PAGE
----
In 2007 the food price index calculated by the Food and Agriculture Organization of the United Nations (FAO) rose by nearly 40 percent, compared with 9 percent the year before, and in the first months of 2008 prices again increased drastically. Nearly every agricultural commodity is part of this rising price trend. Since 2000—a year of low prices—the wheat price in the international market has more than tripled and maize prices have more than doubled. The price of rice jumped to unprecedented levels in March 2008. Dairy products, meat, poultry, palm oil, and cassava have also experienced price hikes. When adjusted for inflation and the dollar’s decline (by reporting in euros, for example), food price increases are smaller but still dramatic, with often serious consequences for the purchasing power of the poor.

National governments and international actors are taking various steps to try to minimize the effects of higher international prices for domestic prices and to mitigate impacts on particular groups. Some of these actions are likely to help stabilize and reduce food prices, whereas others may help certain groups at the expense of others or actually make food prices more volatile in the long run and seriously distort trade. What is needed is more effective and coherent action to help the most vulnerable populations cope with the drastic and immediate hikes in their food bills and to help farmers meet the rising demand for agricultural products.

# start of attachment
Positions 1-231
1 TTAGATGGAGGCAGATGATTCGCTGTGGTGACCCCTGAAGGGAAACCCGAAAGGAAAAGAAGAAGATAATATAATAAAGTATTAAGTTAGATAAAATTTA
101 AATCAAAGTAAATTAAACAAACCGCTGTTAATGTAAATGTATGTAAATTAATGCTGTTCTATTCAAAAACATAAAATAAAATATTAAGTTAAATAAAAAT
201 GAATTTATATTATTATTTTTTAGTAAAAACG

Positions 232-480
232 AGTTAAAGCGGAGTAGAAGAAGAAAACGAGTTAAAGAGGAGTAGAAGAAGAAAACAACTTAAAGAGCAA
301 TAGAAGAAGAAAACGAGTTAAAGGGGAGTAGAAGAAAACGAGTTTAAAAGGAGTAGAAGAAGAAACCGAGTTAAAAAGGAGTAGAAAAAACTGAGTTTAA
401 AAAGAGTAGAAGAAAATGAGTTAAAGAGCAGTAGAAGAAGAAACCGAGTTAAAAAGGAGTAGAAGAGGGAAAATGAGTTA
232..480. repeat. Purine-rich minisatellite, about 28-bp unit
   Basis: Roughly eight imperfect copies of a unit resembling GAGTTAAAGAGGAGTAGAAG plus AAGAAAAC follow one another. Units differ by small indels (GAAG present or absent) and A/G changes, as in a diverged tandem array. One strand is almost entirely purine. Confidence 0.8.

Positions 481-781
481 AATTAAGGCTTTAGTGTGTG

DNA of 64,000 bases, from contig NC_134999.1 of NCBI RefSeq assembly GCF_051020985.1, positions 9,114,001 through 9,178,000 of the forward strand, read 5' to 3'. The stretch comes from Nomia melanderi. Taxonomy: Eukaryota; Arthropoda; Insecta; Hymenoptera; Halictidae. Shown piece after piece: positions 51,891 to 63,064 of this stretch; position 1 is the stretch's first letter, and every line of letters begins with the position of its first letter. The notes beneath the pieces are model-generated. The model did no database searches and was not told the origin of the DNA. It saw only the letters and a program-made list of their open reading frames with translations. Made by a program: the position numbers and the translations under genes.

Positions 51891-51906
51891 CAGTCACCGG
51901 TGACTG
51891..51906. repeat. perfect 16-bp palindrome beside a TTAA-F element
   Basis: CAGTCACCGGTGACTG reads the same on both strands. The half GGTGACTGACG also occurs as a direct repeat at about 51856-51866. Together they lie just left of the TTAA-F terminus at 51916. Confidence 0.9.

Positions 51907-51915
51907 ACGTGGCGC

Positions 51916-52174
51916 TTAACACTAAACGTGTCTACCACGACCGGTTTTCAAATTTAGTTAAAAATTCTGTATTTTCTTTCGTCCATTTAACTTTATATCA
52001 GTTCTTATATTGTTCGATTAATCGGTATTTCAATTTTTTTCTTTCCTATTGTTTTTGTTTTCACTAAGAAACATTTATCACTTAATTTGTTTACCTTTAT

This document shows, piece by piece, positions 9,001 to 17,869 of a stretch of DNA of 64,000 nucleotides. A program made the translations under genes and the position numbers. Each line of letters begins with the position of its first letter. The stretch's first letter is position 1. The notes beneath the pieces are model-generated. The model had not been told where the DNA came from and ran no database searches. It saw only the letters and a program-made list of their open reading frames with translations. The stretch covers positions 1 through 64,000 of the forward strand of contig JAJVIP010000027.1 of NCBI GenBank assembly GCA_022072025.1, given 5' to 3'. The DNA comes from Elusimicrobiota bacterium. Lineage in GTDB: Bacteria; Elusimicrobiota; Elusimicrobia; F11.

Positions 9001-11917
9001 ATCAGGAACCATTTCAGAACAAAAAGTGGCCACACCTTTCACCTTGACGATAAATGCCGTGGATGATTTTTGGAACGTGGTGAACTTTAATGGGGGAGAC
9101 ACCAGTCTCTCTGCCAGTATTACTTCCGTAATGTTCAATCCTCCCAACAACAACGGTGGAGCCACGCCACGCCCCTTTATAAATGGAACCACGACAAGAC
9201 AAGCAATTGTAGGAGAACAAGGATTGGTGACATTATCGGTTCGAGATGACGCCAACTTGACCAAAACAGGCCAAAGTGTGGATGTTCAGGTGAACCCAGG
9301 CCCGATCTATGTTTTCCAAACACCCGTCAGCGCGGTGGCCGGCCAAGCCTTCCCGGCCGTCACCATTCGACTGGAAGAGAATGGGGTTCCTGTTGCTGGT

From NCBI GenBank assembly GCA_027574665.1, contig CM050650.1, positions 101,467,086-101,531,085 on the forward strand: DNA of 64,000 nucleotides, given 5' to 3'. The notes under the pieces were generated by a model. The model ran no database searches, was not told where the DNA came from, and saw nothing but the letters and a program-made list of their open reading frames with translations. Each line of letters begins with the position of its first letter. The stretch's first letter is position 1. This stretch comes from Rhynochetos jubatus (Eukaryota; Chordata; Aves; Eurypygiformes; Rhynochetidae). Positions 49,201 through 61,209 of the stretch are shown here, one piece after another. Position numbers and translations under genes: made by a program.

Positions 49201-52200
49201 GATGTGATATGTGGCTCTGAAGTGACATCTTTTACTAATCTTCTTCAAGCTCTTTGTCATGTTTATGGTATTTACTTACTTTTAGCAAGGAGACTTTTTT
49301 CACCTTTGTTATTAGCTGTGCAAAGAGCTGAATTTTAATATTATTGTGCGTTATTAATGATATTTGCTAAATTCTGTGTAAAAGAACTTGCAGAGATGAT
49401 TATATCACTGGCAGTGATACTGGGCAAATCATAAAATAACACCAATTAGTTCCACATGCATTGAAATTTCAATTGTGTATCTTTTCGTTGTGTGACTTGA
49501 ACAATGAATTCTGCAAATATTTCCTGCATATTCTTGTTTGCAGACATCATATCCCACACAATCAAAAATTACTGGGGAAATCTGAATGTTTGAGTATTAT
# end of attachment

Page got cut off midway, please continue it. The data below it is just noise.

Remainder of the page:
The Sources of Current Price Increases

The combination of new and ongoing forces is driving the world food situation and, in turn, the prices of food commodities. One emerging factor behind rising food prices is the high price of energy. Energy and agricultural prices have become increasingly intertwined (see figure). With oil prices at an all-time high of more than US$100 a barrel and the U.S. government subsidizing farmers to grow crops for energy, U.S. farmers have massively shifted their cultivation toward biofuel feedstocks, especially maize, often at the expense of soybean and wheat cultivation. About 30 percent of U.S. maize production will go into ethanol in 2008 rather than into world food and feed markets. High energy prices have also made agricultural production more expensive by raising the cost of mechanical cultivation, inputs like fertilizers and pesticides, and transportation of inputs and outputs.

At the same time, the growing world population is demanding more and different kinds of food. Rapid economic growth in many developing countries has pushed up consumers’ purchasing power, generated rising demand for food, and shifted food demand away from traditional staples and toward higher-value foods like meat and milk. This dietary shift is leading to increased demand for grains used to feed livestock.

Poor weather and speculative capital have also played a role in the rise of food prices. Severe drought in Australia, one of the world’s largest wheat producers, has cut into global wheat production.

The Impacts of High Food Prices

Higher food prices have radically different effects across countries and population groups. At the country level, countries that are net food exporters will benefit from improved terms of trade, although some of them are missing out on this opportunity by banning exports to protect consumers. Net food importers, however, will struggle to meet domestic food demand. Given that almost all countries in Africa are net importers of cereals, they will be hard hit by rising prices. At the household level, surging and volatile food prices hit those who can afford it the least—the poor and food insecure. The few poor households that are net sellers of food will benefit from higher prices, but households that are net buyers of food—which represent the large majority of the world’s poor—will be harmed. Adjustments in the rural economy, which can create new income opportunities, will take time to reach the poor.